My mass was tiny—it was possible it was only Stage 0, if it was cancerous at all. I needed to have a biopsy to confirm, but somehow I already knew what was coming. A biopsy, a partial lumpectomy, a CAT scan, and several blood tests later, I learned that I had triple-negative breast cancer. It had already spread to some lymph nodes in my armpit, kicking my cancer diagnosis up to Stage 2.
As far as cancer diagnoses go, triple-negative breast cancer is a particularly bad one to get: It’s aggressive, more likely to spread and more likely to recur. TNBC is less common—about 10% to 20% of breast cancers are triple-negative, according to breastcancer.org—and gets its name from the fact that it tests negative for estrogen receptors, progesterone receptors, and excess HER2 protein. Translation: Triple-negative breast cancer doesn’t respond to hormonal therapy medicines or medicines that target HER2 protein receptors.
It does respond well to four rounds of what’s known as Red Devil chemotherapy, followed by 16 weekly treatments of Taxol chemotherapy and then 33 rounds of radiation.
While it might sound silly, my first question to the breast surgeon was “Is this lose-your-hair chemo?” I had read about some chemotherapy treatments that didn’t cause hair loss, but this unfortunately wasn’t one of them. After finally growing my hair to the longest it had ever been—a feat I’ve been trying to accomplish for years—I was going to lose it all. I started bawling in the doctor’s office, bitter over the symbolic loss and the thought of battling cancer yet again.
October is Breast Cancer Awareness Month and we’re highlighting a few celebrities who have bravely battled breast cancer — and won.
1. Sheryl Crow. The 52-year-old was diagnosed with breast cancer in February 2006 and has become a huge activist for activist for early detection. ET spoke with her doctor, Dr. Kristi Funk, who explained just what could have happened to the singer if she didn’t get diagnosed when she did. “The truth is, a mammogram saved her life,” Funk revealed. “She’s very vocal about that. She is the poster child for early detection.”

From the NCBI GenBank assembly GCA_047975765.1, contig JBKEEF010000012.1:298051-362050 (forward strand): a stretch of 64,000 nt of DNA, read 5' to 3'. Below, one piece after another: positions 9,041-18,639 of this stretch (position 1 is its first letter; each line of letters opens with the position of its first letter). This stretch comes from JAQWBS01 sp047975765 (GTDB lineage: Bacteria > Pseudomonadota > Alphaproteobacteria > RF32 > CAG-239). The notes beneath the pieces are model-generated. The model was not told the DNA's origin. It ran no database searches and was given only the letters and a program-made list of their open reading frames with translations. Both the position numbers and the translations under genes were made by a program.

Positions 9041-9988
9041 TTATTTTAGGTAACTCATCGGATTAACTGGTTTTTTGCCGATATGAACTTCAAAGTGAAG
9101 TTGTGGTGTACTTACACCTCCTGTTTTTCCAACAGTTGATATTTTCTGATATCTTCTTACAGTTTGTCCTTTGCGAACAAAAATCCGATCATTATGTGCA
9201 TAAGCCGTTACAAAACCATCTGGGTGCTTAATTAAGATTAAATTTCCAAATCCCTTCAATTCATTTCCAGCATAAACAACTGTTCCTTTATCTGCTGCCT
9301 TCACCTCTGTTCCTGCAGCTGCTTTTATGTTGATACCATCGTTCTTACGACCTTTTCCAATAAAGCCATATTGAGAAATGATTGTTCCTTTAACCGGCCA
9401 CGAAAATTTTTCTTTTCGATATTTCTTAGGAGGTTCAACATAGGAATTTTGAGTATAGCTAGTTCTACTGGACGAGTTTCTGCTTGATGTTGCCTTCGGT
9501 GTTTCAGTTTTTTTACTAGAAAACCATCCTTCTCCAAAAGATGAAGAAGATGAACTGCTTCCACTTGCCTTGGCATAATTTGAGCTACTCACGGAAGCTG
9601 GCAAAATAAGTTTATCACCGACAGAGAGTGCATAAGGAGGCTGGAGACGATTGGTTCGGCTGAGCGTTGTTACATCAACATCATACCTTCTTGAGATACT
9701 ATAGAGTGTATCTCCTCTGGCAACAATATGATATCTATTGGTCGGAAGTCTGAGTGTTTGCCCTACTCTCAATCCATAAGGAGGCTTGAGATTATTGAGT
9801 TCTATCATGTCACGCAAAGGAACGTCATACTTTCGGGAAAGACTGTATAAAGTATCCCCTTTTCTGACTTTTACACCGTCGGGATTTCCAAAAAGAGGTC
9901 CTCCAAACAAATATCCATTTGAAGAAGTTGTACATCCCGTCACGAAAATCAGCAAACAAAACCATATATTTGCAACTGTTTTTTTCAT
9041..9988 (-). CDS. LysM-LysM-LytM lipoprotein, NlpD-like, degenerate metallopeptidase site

NEWS: Angelina Jolie’s Surgeon: I’m Honored She Chose Me
2. Christina Applegate. The actress was just 36 years old when she had the double mastectomy that saved her life. Six years after her surgery, she says having a daily reminder of what she’s gone through isn’t easy. “I still sometimes lose my mind six years later,” she told ET’s Brooke Anderson. “You have a daily reminder of everything that you’ve gone through.”
3. Joan Lunden. The former Good Morning America anchor was diagnosed with triple-negative breast cancer this past June and recently shed her wig for the cover of People magazine. “I could decide to do nothing, but that’s certainly not my personality,” the 64-year-old told the magazine. “I was handed an opportunity to learn everything that I can about this and try to help others.”
NEWS: Joan Lunden Removes Wig, Shares Battle with Breast Cancer
4. Jane Fonda. The beautiful actress was diagnosed with a noninvasive cancer after having a lump removed in 2010. “I’ve just joined a family of millions of women who have gone through this,” the 76-year-old told Oprah in 2013. “I thought what a journey this is going to be. You know, maybe I’ll make it and maybe I won’t. I didn’t get scared. I hope I don’t die. But I’m not scared of dying.”
NEWS: 5 Things We Love About Jane Fonda
5. Cynthia Nixon. The Sex and the City star was diagnosed in 2000 at just 40 years old. While she didn’t go public with her diagnosis at the time, she has since joined Susan G. Komen for the Cure in hopes of helping to educate women around the world about breast cancer.